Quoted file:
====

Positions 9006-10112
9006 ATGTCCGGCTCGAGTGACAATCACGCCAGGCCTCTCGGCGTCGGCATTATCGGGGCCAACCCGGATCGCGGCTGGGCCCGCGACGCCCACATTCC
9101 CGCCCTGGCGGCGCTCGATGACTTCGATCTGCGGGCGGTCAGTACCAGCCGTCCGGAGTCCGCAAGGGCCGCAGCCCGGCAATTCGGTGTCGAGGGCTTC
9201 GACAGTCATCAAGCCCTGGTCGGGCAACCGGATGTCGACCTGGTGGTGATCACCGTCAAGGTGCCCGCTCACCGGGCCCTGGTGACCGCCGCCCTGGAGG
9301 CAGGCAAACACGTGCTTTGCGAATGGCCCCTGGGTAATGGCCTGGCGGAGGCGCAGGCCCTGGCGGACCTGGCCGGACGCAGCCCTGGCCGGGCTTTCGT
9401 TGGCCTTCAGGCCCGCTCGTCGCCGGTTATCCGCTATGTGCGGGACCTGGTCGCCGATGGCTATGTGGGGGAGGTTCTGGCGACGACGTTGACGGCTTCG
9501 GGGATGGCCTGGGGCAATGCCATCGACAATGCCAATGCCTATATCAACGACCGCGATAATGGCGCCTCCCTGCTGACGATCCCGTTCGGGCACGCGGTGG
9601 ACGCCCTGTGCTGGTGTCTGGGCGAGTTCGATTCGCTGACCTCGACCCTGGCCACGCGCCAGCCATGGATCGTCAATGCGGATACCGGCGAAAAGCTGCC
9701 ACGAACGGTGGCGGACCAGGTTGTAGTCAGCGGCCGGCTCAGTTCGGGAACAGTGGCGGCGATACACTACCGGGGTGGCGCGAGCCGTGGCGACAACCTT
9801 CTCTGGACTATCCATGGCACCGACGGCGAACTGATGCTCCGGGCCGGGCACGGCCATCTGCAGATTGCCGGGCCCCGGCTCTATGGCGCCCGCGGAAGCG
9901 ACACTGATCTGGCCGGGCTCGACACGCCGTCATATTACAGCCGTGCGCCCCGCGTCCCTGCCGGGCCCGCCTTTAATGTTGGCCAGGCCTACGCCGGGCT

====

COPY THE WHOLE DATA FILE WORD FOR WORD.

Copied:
Positions 9006-10112
9006 ATGTCCGGCTCGAGTGACAATCACGCCAGGCCTCTCGGCGTCGGCATTATCGGGGCCAACCCGGATCGCGGCTGGGCCCGCGACGCCCACATTCC
9101 CGCCCTGGCGGCGCTCGATGACTTCGATCTGCGGGCGGTCAGTACCAGCCGTCCGGAGTCCGCAAGGGCCGCAGCCCGGCAATTCGGTGTCGAGGGCTTC
9201 GACAGTCATCAAGCCCTGGTCGGGCAACCGGATGTCGACCTGGTGGTGATCACCGTCAAGGTGCCCGCTCACCGGGCCCTGGTGACCGCCGCCCTGGAGG
9301 CAGGCAAACACGTGCTTTGCGAATGGCCCCTGGGTAATGGCCTGGCGGAGGCGCAGGCCCTGGCGGACCTGGCCGGACGCAGCCCTGGCCGGGCTTTCGT
9401 TGGCCTTCAGGCCCGCTCGTCGCCGGTTATCCGCTATGTGCGGGACCTGGTCGCCGATGGCTATGTGGGGGAGGTTCTGGCGACGACGTTGACGGCTTCG
9501 GGGATGGCCTGGGGCAATGCCATCGACAATGCCAATGCCTATATCAACGACCGCGATAATGGCGCCTCCCTGCTGACGATCCCGTTCGGGCACGCGGTGG
9601 ACGCCCTGTGCTGGTGTCTGGGCGAGTTCGATTCGCTGACCTCGACCCTGGCCACGCGCCAGCCATGGATCGTCAATGCGGATACCGGCGAAAAGCTGCC
9701 ACGAACGGTGGCGGACCAGGTTGTAGTCAGCGGCCGGCTCAGTTCGGGAACAGTGGCGGCGATACACTACCGGGGTGGCGCGAGCCGTGGCGACAACCTT
9801 CTCTGGACTATCCATGGCACCGACGGCGAACTGATGCTCCGGGCCGGGCACGGCCATCTGCAGATTGCCGGGCCCCGGCTCTATGGCGCCCGCGGAAGCG
9901 ACACTGATCTGGCCGGGCTCGACACGCCGTCATATTACAGCCGTGCGCCCCGCGTCCCTGCCGGGCCCGCCTTTAATGTTGGCCAGGCCTACGCCGGGCT